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People are leaving their possessions in self-storage warehouses for longer than ever. But why are people paying to store stuff they rarely use?
It's a monument to our acquisitive society - the brightly lit shed on the edge of town offering "storage solutions".Society has always had its hoarders. But in the 21st Century people are farming out their junk to the growing number of self-storage facilities. It begins as a temporary solution. You load up the car with the retired pushchair, an African sculpture you never found room for, old letters, bin bags full of clothes, Betamax tapes and your cherished back issues of National Geographic.
Shortly afterwards you're at one or other of the huge hangars offering space for your beloved objects. With summer the busiest time of year to move, many will have recently contemplated a similar scenario.
The mania for storage centres began in the US in the 1960s and the country now has over 50,000 such facilities. They arrived in London in the 1990s but didn't take off across the UK until 2000. Britain has 800 major self-storage units, the same as the rest of Europe put together.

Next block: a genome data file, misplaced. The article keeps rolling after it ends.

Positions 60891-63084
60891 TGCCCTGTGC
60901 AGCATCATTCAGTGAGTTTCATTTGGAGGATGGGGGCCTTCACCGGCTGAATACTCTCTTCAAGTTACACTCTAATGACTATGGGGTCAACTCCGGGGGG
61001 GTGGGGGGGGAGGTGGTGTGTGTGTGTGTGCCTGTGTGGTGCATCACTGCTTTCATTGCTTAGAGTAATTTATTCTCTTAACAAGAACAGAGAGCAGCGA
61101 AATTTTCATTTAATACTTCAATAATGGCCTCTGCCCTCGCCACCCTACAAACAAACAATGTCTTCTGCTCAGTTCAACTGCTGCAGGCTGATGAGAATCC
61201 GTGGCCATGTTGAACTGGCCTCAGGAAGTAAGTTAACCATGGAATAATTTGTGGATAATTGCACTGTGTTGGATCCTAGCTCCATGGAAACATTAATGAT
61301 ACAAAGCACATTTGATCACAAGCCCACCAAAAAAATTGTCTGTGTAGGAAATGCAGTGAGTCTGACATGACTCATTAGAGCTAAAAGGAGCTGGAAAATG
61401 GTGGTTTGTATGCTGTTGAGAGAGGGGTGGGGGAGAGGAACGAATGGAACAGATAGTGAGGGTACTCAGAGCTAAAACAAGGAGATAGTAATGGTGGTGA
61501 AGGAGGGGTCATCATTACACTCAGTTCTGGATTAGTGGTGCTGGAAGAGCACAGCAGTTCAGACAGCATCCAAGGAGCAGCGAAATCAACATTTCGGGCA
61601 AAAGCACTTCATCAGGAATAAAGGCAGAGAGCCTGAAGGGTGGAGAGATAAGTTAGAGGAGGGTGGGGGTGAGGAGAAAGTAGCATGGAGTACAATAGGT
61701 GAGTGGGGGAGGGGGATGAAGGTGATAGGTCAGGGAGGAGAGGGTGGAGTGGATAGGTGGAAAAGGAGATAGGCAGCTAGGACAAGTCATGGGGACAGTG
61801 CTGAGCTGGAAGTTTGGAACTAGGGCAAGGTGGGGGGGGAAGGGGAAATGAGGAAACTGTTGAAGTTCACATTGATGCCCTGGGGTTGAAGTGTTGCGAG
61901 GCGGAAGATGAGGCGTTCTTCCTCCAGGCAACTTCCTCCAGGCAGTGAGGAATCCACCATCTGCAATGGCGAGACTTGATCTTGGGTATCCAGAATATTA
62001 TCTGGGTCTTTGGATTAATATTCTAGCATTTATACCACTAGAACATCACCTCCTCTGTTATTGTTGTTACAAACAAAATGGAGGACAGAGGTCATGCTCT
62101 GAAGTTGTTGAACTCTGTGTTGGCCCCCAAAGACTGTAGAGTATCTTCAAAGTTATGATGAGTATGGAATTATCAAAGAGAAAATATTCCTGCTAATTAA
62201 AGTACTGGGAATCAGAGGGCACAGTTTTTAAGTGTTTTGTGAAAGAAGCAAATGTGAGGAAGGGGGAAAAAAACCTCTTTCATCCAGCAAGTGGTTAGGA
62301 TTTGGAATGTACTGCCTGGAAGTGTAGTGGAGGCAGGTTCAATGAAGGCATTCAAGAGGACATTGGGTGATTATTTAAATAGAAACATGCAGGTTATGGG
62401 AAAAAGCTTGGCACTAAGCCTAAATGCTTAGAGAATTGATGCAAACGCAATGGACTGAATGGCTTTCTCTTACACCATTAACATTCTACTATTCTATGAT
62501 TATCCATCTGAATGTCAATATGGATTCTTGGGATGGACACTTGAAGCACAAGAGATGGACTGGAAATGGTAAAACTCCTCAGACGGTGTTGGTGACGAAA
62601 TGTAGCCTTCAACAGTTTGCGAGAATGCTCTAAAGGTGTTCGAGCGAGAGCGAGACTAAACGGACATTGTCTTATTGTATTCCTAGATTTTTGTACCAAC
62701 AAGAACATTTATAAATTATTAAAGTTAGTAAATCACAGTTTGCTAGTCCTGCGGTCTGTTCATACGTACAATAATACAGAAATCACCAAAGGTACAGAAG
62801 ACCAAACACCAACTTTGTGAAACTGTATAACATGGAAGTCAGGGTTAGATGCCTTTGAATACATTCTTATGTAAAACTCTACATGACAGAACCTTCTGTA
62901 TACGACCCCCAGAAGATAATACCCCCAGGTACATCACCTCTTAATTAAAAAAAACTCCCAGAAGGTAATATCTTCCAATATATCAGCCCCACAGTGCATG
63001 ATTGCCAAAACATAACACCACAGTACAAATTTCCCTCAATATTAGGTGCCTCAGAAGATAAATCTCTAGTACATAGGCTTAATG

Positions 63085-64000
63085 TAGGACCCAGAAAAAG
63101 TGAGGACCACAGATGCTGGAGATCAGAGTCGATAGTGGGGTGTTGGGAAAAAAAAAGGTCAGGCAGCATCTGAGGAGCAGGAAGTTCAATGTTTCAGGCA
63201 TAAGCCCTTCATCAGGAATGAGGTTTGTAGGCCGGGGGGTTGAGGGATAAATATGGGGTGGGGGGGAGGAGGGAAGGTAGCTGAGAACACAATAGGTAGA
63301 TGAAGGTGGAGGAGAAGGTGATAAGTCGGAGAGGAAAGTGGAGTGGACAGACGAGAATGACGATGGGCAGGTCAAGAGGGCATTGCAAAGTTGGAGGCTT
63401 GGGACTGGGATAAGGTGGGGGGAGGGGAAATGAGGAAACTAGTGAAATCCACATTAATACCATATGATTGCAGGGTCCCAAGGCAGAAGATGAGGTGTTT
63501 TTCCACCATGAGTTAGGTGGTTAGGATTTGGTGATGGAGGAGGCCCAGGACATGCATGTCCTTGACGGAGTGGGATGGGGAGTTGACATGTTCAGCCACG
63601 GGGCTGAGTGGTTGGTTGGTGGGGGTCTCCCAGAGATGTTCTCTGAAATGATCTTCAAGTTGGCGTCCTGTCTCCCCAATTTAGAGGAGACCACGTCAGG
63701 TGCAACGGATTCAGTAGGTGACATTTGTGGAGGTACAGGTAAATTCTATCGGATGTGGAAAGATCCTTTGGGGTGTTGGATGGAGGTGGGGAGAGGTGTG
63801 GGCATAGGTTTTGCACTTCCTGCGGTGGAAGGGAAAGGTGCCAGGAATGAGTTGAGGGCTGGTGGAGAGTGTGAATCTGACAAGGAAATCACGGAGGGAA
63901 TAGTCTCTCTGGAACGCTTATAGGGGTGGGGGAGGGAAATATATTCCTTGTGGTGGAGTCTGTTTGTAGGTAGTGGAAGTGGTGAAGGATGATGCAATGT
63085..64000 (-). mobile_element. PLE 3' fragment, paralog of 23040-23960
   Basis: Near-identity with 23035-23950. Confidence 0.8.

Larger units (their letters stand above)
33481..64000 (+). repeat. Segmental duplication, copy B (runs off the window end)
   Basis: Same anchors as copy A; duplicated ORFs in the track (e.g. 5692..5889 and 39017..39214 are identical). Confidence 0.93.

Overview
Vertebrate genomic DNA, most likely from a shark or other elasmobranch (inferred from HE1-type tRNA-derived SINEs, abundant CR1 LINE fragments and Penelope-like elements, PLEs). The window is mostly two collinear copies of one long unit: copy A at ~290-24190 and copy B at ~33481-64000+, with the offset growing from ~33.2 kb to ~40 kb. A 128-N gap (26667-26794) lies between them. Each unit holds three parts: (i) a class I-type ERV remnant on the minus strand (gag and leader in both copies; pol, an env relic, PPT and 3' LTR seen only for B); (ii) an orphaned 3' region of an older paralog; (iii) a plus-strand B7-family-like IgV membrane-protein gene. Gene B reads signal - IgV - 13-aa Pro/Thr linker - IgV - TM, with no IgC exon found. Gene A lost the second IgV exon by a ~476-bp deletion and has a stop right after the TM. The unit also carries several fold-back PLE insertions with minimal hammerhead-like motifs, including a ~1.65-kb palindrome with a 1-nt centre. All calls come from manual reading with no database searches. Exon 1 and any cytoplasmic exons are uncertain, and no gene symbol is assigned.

It's the ideal stopgap while you get organised and there are knockdown three-month offers to entice you. But out of sight is out of mind. Recent statistics show that people are leaving their junk in storage units for longer and longer. Data from the UK Self Storage Association suggests that the average length of stay has risen from 22 weeks in 2007 to 38 weeks in 2010.
And newspapers have found horror stories where people have forked out thousands of pounds to keep their possessions in storage for years on end, despite never visiting the warehouse to take them out. The consumer society means many people are gradually running out of space, says Cory Cooke, a professional organiser based in London. "More and more stuff comes in and it's not going out. I want to say it's a throwout society, but it's not the case because people are keeping their things around."